El Salvador President Nayib Bukele has credited his crime-fighting plan for a 60 percent drop in homicides this year. But the country’s violent street gangs deserve some — if not more — of the credit.
Between January and July 2020, El Salvador logged 697 murders, or about three a day, El Mundo reported. The tally is a massive drop from the 1,630 killings that occurred during the same period in 2019, a year that saw El Salvador reach one of its lowest murder rates in recent history.
On Twitter, Bukele continually mentions the plunge in murders, touting his Territorial Control Plan, which deployed more than 5,000 police and soldiers to gang strongholds just over a year ago.
“El Salvador Lives Another Day Without Homicides,” he posted on July 22, alongside an image of armed soldiers in full battle gear.
But is Bukele’s strategy of sending troops into the streets — a policy that has been tried and failed numerous times in the country — the panacea he claims it to be?
To try to answer that question, researchers with the International Crisis Group (ICG) examined homicide figures over time in municipalities covered by Bukele’s Territorial Control Plan, according to a July report titled “Miracle or Mirage? Gangs and Plunging Violence in El Salvador.”
The investigators used a statistical method known as “difference in difference,” which looks at real-life events as though they were scientific experiments in which one group is subjected to an intervention and another group serves as a control. In this case, the intervention was the Territorial Control Plan in 22 municipalities.
The analysis revealed that the 31 municipalities that were not part of the plan saw a similar decline in homicides as the 22 that were. Likewise, homicides were already dropping prior to when Bukele took office.
“This reduction of homicides appears to be the result of a decision on the part of the gangs,” Tiziano Breda, ICG’s analyst for Central America and one of the report’s authors, told InSight Crime.
Graphic c/o International Crisis Group
In three municipalities that were part of the Territorial Control Plan, homicides actually ticked up, he said.
“This also does not fit with the explanation that the plan is the only element behind the fall,” he said.
InSight Crime Analysis
El Salvador’s downward trend in homicides suggests that gang cells in the streets have chosen not to battle with Bukele’s troops or among themselves. There are three reasons the gangs — which have ratcheted up homicides as a way to pressure past governments — may have adopted this strategy.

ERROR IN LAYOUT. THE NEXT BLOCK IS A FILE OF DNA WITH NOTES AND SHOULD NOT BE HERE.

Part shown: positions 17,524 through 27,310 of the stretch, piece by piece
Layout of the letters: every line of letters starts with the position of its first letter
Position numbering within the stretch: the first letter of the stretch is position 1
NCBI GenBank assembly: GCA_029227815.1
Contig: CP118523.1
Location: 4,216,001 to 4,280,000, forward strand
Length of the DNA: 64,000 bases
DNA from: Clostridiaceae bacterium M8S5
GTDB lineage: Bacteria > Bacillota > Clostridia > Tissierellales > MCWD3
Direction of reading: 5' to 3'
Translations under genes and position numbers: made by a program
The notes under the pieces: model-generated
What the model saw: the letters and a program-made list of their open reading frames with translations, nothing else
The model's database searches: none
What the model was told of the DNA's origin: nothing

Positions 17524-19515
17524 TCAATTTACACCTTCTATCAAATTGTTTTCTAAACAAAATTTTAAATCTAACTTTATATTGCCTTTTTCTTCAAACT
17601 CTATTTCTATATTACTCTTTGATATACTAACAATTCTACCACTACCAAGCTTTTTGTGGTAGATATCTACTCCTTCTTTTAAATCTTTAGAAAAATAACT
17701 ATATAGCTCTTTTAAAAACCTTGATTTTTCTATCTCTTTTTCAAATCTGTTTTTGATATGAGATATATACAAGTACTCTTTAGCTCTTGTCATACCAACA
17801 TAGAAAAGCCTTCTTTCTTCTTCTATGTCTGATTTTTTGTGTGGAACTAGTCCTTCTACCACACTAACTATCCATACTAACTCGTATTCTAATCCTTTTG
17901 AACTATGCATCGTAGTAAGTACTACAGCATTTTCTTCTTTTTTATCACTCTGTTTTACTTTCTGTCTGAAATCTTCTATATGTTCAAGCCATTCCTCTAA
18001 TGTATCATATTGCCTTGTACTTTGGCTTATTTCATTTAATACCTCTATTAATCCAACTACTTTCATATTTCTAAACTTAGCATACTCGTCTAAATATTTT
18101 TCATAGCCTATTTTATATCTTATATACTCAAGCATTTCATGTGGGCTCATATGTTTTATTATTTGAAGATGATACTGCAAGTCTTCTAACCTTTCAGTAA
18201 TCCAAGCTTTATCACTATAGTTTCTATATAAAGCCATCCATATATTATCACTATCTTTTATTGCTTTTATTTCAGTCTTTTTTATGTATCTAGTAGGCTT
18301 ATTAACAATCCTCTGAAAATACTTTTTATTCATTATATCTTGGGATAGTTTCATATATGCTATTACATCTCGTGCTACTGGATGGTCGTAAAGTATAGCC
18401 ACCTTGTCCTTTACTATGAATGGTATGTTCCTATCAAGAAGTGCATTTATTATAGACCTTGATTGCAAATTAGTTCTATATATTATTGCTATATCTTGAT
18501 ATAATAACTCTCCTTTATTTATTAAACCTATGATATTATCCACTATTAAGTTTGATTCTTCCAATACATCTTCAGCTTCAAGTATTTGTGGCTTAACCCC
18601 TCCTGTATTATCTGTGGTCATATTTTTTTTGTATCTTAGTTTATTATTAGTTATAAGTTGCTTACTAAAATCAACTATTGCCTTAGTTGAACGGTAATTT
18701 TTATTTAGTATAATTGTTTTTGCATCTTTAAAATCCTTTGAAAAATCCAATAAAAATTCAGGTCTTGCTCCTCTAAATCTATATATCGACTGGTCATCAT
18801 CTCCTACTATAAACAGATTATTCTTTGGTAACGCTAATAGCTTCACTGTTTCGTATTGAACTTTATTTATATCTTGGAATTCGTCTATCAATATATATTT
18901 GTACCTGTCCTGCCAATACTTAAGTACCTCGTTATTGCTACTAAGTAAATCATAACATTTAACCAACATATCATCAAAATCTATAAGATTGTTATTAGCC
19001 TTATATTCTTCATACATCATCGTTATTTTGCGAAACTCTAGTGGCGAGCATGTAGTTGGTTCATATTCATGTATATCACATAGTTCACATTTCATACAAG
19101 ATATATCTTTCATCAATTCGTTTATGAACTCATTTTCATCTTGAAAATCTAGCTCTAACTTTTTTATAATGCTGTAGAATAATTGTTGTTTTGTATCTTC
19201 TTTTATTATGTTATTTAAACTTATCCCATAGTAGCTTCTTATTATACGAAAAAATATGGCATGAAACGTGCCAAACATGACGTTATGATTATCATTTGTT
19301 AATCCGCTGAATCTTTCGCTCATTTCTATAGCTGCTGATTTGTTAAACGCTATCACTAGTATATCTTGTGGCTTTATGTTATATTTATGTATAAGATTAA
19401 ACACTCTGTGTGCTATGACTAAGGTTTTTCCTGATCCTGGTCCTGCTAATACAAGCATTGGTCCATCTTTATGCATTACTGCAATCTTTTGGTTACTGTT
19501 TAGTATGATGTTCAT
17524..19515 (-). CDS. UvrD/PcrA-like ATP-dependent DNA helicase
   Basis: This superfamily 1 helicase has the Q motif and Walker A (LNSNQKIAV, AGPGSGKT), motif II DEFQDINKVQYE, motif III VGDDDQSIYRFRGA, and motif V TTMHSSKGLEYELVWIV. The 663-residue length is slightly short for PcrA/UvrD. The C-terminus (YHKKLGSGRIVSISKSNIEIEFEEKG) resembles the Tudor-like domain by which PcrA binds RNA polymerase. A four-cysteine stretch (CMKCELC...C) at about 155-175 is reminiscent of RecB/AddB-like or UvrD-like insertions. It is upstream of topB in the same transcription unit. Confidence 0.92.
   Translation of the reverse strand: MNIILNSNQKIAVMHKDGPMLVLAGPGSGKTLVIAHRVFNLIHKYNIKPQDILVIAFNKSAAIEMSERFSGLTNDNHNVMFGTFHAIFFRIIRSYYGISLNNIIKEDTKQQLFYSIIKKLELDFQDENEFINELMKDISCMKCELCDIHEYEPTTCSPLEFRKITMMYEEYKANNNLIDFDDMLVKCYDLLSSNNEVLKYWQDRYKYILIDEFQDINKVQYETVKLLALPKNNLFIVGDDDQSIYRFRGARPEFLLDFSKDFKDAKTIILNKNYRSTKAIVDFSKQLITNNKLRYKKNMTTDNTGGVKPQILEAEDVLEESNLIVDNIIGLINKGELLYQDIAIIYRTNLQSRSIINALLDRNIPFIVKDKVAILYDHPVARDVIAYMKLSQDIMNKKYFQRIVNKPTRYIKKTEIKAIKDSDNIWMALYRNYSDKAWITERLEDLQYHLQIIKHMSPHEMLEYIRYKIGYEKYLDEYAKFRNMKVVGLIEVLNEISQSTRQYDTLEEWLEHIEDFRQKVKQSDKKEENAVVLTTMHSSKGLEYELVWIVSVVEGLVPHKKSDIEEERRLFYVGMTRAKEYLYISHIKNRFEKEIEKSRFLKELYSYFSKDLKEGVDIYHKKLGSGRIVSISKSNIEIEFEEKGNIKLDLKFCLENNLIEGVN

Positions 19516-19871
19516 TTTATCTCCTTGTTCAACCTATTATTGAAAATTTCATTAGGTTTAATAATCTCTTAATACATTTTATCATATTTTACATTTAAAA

First, the street gangs no longer see open warfare with the government as viable.
When El Salvador tallied nearly 20 murders a day in 2015, making it one of the most dangerous countries in the world, the violence was in response to the disintegration of a so-called gang truce negotiated in 2012 between the MS13 and the Revolucionarios and Sureños factions of the Barrio 18 street gangs. The truce’s undoing — which came after it was revealed that the government had secretly provided benefits to imprisoned gang leaders for reducing homicides — led to unprecedented violence.
In its wake, authorities under President Salvador Sánchez Cerén, who came to power in 2014, unleashed a campaign to crush the gangs.
Gang members killed in confrontations with security forces jumped from 142 in 2013 to 591 in 2016, according to Human Rights Watch’s 2018 country report. Anti-gang death squads comprised of rogue police, soldiers and armed civilians also gunned down suspected gang members, some of whom turned out not to be.
The gangs were “really affected by this all-out war with the State,” Breda said.
After hitting its peak homicide rate of 103 homicides per 100,000 people in 2015, El Salvador saw its murder rate begin to decline. By 2018, it was cut in half to 51 per 100,000 people.
Second, young gang leaders in charge of individual cliques now wield much more authority in the streets. With their loyalties to the old guard weaker than in previous generations, some are choosing not to engage in battles that end with them dead.
They have sidelined the gangs’ longtime leadership, known as the “ranfla nacional,” that spearheaded the 2012 truce and the subsequent war with the state.
“The gangs are no longer a monolith,” Breda said.
El Salvador’s government also made it harder for imprisoned gang leaders to communicate with outside members and each other through a series of “extraordinary measures” passed in 2016, which included isolating them, holding court proceedings virtually or within prisons and restricting their visitors. The government has also repeatedly ordered mobile telephone service providers to disable their signals around prison facilities.
“This is creating a leadership outside that is more autonomous and that thinks, at times, differently than the ranfla,” Breda said.
Mario Vega, a pastor who has worked for two decades in gang-riddled neighborhoods, told InSight Crime that gang “clicas,” or cliques, have “unilaterally decided to deemphasize homicides.”
Third, the gradual decline in murders, which began about three years before Bukele took office under Sánchez Céren, indicates that gang factions and cells are no longer battling for supremacy.
According to the ICG report, individual gangs, especially those belonging to the MS13, are much more entrenched in their territories. The intense climate of confrontation with security forces has also calmed down.
“This makes one think that there has been a type of understanding constructed, of messages exchanged, etc., above all at the local level,” Breda said.
But such a peace is extremely fragile. A lone gang leader with ambitions of war can shatter it, Breda added.
“If he still has some type of control over his clique or others,” he said, “this could clearly cause a spike in violence and disrupt the current trend.”